by Aristea Mellos
Last Thursday marked the sixth night of Bowlive IV—an eight-day music festival devoted to the jiving spirit of soul-jazz that takes place annually at the Brooklyn Bowl. It’s an event that has established somewhat of a cult following over the last few years, attracting a devoted legion of hardcore fans, many of which come armed with full eight-day passes.
The Brooklyn Bowl, described by one patron as a “bowling alley concert hall,” lies in the heart of Williamsburg, Brooklyn. Part functional bowling alley, part bar, part concert venue, it resembles a hipster’s paradise. Entering the venue, you can’t help but notice the large wall of voodoo heads illuminated with oversized, multicolored light globes. Last Thursday, loud pre-show music pumped through the hall while screens projected footage of Jimi Hendrix at Woodstock. As it grew closer to the show’s start time, a mass of 20- and 30-something New Yorkers began filing into the venue to see Soulive with special guests, including George Porter, Jr. & The Shady Horns, Bill Evans, and John Medeski.
Soulive—the resident band of the festival—is a jazz-funk trio comprising brothers Alan and Neal Evans (drums and keyboards, respectively), as well as guitarist Eric Krasno. The slick trio kicked off the musical proceedings with an original number "Aladdin," a bass-heavy tune that featured impressive left-hand passage work by Neal Evans on Hammond organ. As the crowd began to warm up, the band rolled into their second number, Jimi Hendrix’s "Manic Depression," and a sea of plaid shirts began to sway to Krasno’s virtuosic and psychedelic improvisations, creating the illusion of a moving patchwork quilt.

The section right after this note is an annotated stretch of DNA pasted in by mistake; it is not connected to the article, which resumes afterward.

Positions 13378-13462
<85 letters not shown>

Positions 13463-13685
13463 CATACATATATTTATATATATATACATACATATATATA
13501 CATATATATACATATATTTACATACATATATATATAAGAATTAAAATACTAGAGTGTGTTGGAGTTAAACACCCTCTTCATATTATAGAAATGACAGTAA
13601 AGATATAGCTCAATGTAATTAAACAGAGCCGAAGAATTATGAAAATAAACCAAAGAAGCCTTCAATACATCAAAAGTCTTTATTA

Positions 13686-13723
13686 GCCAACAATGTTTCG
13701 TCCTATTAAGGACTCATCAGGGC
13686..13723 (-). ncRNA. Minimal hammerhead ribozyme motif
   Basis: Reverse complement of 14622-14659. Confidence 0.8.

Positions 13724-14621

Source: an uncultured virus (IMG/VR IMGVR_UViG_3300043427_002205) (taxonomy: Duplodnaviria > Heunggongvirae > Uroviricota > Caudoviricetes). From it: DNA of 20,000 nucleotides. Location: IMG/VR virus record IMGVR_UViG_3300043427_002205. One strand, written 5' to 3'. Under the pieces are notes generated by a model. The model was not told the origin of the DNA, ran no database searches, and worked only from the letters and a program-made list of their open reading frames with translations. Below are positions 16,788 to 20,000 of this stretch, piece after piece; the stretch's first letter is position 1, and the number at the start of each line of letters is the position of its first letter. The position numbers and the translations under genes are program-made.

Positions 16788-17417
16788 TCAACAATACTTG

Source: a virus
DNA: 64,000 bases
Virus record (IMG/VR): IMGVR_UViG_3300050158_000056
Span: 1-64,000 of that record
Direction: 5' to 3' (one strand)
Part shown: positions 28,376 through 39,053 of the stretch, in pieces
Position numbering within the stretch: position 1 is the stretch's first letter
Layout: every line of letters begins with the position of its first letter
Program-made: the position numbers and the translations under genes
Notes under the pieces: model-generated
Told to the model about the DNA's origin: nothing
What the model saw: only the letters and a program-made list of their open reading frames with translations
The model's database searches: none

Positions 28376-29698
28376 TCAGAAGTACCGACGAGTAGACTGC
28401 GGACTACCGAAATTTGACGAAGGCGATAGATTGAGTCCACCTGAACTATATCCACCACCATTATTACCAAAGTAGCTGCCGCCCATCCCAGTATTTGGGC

After a few trio-only numbers, The Shady Horns (Eric Bloom, trumpet; James Casey, saxophone; and Ryan Zoidis, baritone saxophone) joined Soulive, bringing spunk to the stage. When not tooting their horns in a crisp chorus, they often picked up surrounding pieces of percussion to jam along with the winding solos that filled the air.
Guitarist Tracy O’Neal was introduced for a smoky rendition of the Beatles classic "Get Back," a raw performance despite some shaky harmonizations. The surprise treat of the night arrived at the end of the first half, when George Porter, Jr. was announced as a guest. Porter, the New Orleans bassist best known from his days as a member of The Meters, rounded out the first half with a sizzling medley of Meters classics.
After a brief intermission, the Bowl seemed to be at capacity, with close to one-thousand tightly packed fans bobbing and grooving away. Legendary saxophone star Bill Evans took to the center of the stage, flanked by the keyboard guru John Medeski. Songs from Soulive’s album Spark! opened the second half, providing Bill Evans with the opportunity to dexterously swap between saxophones.
Watching the musicians, it was apparent that they were feeding off each other’s energy. A cascade of melody passing and call and response solos flew across the stage, with phenomenal precision and ingenuity. It was particularly inspiring to listen to the musical games at play within the mini-trio that emerged between Medeski, Bill, and Neal Evans, and as the second set developed, it felt as though the incredible displays of musicianship were growing with each passing number.
The finals guests of the evening, trombonist Natalie Cressman and drummer ?uestlove (also serving as the Bowl’s DJ) rounded out a star-studded evening. As the tireless rhythm master Alan Evans returned to the kit for the final number, "Tuesday Night Squad," the concert was brought to close in a rhapsodic manner.
The clock struck midnight, and a final swirl of tunes lingered in the air, whilst the Bowl erupted with the sounds of a musically satiated audience. The sounds of the Mother Starship may have left the building for now, but that’s the beauty of Bowlive: It’s just a 51-week wait until the ship re-docks in Williamsburg for more musical insanity.